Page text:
With freelancing so far, I’ve developed a fat crush on 1st AC work. It’s wild but I love the high stakes nature of pulling focus. Something about it just gets me in the zone and those long set days just end up zooming by. Aside from that, I also work as a DP or Editor on a variety of projects ranging from music videos to narrative films and branded content. Right now, I’m just editing and shooting from home but still thankful for the consistency and opportunity to learn.

Outside of work, I try to write whenever I can. Sometimes, I struggled to find a personal story worth telling. Growing up in a predominantly Asian community, I never felt the feeling of “otherness”, but I know it wasn’t the same for my parents. I’m currently writing two feature scripts that portray my Mother and Grandfather’s immigrant experiences respectively. Hearing their struggles and triumphs has helped me learn a lot more about my heritage and narrative. If anything, these scripts are love letters to my family for the sacrifices they made to get us here. I just hope it touches others as it did me.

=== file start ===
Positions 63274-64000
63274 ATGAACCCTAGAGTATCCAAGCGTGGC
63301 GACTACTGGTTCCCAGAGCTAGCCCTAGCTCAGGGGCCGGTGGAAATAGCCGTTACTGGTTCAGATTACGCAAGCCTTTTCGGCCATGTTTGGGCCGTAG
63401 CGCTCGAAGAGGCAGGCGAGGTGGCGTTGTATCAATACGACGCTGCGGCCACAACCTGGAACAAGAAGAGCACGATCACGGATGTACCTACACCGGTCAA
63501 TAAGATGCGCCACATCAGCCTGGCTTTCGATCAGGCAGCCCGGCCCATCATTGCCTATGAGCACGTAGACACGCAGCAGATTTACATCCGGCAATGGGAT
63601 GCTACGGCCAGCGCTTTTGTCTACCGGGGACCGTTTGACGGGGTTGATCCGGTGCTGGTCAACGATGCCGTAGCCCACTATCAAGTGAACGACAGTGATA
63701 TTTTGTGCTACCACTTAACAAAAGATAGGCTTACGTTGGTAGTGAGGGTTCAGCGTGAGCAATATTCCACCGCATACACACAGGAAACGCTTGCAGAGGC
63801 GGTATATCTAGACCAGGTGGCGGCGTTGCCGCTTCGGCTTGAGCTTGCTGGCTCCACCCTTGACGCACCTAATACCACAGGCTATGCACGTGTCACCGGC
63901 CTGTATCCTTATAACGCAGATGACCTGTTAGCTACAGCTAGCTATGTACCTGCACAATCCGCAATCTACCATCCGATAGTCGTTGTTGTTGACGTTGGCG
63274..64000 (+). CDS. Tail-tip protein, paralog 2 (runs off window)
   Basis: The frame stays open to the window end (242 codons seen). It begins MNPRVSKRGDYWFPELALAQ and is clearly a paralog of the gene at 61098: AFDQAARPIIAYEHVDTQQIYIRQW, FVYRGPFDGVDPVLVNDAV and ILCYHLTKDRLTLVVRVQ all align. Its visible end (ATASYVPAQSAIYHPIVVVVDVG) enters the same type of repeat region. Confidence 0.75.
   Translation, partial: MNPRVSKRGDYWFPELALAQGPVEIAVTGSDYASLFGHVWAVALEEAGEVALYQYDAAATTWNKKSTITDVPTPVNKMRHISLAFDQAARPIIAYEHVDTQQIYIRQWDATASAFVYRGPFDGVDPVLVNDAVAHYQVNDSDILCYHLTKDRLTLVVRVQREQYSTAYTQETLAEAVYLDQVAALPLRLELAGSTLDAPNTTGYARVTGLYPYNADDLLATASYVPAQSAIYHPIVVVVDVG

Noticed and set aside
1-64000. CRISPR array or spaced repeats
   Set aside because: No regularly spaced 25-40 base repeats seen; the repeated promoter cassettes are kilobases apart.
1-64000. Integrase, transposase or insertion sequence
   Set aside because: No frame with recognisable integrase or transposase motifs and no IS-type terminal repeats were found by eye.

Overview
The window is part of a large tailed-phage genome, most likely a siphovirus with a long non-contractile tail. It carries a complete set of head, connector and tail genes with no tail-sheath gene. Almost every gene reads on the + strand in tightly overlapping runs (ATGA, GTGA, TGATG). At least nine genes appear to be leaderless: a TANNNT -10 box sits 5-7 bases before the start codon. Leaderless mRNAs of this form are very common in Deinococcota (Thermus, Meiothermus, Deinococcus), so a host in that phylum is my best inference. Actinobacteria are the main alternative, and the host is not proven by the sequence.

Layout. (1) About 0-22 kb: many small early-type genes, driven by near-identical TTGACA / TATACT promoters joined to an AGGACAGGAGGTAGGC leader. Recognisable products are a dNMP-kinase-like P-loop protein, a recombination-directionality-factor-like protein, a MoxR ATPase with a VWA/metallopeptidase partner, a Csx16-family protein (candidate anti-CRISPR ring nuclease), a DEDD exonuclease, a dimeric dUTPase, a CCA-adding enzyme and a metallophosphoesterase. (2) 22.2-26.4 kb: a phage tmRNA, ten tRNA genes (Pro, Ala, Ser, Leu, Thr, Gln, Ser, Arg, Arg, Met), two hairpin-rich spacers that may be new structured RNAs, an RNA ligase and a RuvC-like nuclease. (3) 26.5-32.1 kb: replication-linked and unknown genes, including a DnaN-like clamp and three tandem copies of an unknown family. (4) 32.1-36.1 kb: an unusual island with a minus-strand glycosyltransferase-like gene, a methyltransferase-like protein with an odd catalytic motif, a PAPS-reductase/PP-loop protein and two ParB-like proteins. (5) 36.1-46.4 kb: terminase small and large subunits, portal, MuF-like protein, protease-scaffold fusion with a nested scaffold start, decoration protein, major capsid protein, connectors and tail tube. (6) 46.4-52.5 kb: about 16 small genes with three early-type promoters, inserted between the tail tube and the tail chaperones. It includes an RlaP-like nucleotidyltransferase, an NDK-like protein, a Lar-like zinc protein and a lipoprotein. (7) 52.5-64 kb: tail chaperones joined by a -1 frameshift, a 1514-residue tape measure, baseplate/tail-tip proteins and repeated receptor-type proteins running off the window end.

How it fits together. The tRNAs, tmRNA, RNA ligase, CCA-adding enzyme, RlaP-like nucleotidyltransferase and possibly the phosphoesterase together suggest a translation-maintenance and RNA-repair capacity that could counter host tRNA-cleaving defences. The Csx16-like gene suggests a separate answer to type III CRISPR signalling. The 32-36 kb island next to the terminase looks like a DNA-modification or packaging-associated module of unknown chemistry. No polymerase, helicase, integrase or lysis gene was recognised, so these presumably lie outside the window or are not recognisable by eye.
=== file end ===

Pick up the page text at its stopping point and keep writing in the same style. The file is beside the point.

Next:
Across all my work, I really enjoy portraying vivid and honest relationships. Whether it’s romantic, familial, or platonic, relationships will always be an intricate part of our nature. I think compassion and empathy are the keys to moving forward together and seeing that extend from films to audiences is a beautiful thing.

What is “success” or “successful” for you?
A few years ago, some friends brought me along to a Kanye West concert. I liked some of his music and we got a good deal on the tickets so I thought why not. In the middle of the concert, he just sat down on stage and started talking to us. I’ll never forget when he said that to him, “Inspiring other people is his definition of success”. Say what you will about him but to this day, those words have really stuck with me as a creative. I believe we all create things with the intent to move others and their opinions or ideas. If there’s ever a day I can make enough of an impact on or inspire others too, then maybe I’m doing alright!

Contact Info:

Image Credit:

Phill Lee (@philh.lee), Jalin Siu (@jw.siu)